Sunday, June 29, 2008

Michel Waisvisz

I was just thinking about the work of Michel Waisvisz and how remarkable it is that he was so dedicated to developing virtuosity on one electronic instrument. In the realm of electronic music there are so many people who spend time jumping around to different means of performance yet Michel saw the value in following one thing through until his end (June 18, 2008). As a composer, this is something that I respect and appreciate.

Thursday, June 26, 2008

Tristram Cary, Max Matthews and Bill Fontana

I was reading up on Max Matthews life and came across this discussion of Tristram Cary. It was interesting to listen back to some of the electronic stuff and realize that this was probably some of the first "electronic music" that I heard and also something that I refer to mentally but have never listened to in a focused manner. (You can listen on his website). Oddly, I took the electronic music for granted in Dr Who, yet it is something that I listened to a great deal of. I suppose that reflects a change in my life habits, now I am much more conscientious of what I listen to and when I was younger, there was a greater need for a frame. Possibly there is a lesson here for me the composer...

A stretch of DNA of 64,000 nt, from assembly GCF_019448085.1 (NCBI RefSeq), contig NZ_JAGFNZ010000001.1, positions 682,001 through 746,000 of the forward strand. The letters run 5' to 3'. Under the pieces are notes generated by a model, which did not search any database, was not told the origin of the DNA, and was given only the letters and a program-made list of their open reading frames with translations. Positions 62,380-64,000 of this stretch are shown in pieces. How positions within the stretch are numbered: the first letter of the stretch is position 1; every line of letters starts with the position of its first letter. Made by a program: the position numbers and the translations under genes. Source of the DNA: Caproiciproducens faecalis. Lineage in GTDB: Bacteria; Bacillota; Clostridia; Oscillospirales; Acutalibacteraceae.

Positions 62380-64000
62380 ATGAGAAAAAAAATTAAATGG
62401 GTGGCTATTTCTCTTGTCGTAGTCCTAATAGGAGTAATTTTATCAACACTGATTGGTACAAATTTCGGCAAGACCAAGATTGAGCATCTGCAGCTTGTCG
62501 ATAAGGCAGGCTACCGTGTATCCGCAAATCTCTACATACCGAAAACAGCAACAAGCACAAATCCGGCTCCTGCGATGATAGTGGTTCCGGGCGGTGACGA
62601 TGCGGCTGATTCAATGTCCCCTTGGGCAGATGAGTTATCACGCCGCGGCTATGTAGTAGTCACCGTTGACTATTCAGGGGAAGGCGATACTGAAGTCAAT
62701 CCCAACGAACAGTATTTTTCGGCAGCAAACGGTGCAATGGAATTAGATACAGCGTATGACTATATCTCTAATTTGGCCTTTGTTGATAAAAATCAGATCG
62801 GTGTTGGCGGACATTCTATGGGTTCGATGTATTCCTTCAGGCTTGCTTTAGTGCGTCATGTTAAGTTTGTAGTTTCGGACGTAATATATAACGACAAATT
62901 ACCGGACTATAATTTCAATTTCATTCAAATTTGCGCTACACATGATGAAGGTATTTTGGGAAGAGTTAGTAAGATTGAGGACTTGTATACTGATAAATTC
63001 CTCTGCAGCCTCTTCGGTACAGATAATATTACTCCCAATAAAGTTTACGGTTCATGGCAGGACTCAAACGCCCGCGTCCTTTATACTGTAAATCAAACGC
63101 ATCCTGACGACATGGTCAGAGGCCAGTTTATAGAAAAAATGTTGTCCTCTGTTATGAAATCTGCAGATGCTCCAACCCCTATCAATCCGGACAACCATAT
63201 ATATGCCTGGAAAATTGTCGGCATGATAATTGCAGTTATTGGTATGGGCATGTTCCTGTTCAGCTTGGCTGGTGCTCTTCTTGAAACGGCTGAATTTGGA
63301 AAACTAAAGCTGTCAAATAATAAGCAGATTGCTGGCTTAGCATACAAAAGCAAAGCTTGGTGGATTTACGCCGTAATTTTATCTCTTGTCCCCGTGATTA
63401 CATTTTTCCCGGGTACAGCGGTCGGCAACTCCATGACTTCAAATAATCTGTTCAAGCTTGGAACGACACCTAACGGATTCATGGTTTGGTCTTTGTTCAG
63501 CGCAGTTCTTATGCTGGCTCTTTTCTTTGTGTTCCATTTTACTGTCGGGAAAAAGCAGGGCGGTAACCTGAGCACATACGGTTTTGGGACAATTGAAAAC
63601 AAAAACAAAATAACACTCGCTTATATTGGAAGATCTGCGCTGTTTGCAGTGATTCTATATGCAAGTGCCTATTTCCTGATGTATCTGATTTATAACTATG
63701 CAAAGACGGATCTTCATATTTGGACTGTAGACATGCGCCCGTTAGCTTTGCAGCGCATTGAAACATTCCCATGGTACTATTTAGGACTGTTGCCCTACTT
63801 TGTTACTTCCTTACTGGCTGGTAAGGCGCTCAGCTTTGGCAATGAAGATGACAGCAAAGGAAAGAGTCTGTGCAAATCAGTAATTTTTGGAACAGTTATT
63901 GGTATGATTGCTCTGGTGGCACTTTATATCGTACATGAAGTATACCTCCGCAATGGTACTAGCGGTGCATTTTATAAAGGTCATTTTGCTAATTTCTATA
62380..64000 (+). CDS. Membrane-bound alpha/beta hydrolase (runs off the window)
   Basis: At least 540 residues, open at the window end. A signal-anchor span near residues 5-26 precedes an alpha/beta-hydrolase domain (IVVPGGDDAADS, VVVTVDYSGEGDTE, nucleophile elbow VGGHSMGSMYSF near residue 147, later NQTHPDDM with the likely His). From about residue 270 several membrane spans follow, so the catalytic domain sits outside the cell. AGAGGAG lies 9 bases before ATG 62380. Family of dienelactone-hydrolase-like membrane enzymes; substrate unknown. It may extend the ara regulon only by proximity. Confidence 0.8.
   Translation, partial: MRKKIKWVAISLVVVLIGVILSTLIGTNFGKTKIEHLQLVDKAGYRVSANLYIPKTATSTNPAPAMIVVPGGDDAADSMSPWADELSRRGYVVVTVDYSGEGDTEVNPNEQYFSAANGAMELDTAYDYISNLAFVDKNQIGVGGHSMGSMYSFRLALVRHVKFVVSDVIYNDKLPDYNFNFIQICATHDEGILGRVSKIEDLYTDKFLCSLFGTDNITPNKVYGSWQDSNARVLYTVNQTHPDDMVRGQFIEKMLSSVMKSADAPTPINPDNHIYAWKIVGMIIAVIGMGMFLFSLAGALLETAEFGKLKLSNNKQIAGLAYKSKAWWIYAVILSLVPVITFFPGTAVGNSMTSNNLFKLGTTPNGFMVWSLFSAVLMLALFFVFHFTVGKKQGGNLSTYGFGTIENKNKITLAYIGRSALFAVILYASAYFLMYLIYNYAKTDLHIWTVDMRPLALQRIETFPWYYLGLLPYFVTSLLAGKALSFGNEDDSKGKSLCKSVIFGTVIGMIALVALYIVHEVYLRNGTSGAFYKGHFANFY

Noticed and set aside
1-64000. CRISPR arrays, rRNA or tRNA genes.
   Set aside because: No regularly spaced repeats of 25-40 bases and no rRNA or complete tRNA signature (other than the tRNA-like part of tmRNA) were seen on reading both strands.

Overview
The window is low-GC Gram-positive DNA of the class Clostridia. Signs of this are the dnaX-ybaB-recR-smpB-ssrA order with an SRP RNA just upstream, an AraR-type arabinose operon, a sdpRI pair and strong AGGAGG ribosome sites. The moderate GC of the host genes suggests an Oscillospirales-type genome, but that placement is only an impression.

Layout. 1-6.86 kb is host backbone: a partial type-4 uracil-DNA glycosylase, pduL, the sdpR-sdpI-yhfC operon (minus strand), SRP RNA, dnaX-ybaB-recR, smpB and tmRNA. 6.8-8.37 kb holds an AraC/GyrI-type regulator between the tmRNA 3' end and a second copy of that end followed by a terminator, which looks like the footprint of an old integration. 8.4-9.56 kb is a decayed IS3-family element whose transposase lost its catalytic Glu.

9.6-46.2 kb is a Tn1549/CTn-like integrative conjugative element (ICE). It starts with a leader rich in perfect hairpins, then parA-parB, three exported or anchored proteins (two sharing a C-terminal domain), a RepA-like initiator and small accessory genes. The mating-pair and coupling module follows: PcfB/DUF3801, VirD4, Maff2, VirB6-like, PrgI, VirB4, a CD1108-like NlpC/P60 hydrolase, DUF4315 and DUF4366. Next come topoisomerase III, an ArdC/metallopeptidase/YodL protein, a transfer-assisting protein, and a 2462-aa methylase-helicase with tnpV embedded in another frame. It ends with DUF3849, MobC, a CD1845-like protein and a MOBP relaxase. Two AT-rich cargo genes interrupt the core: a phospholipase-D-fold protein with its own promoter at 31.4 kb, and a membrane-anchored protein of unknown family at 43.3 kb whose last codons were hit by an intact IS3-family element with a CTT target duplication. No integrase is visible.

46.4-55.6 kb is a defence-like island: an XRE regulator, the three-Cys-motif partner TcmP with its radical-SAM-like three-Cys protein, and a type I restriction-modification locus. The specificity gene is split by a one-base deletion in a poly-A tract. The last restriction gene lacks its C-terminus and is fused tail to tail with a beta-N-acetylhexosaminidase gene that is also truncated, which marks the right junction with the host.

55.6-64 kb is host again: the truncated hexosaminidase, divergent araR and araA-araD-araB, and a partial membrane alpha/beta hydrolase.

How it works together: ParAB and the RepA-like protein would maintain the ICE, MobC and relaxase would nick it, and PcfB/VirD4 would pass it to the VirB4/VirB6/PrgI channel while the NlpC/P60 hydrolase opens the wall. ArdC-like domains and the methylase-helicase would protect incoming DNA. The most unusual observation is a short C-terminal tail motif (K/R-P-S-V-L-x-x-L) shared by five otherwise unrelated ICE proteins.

In reading about Max Matthews it was great to find some information about his work with Radio Baton. I did not know about this, I will have to see if I can uncover some audio recordings. There is some great documentation about the Radio Baton on the CSound page. What I like best those are these photos of Max.
1967 (note the light pen)



1998 (this is the radio baton)

I can only hope that in 40 years there are a great collection of photos like this floating around on the internet of me.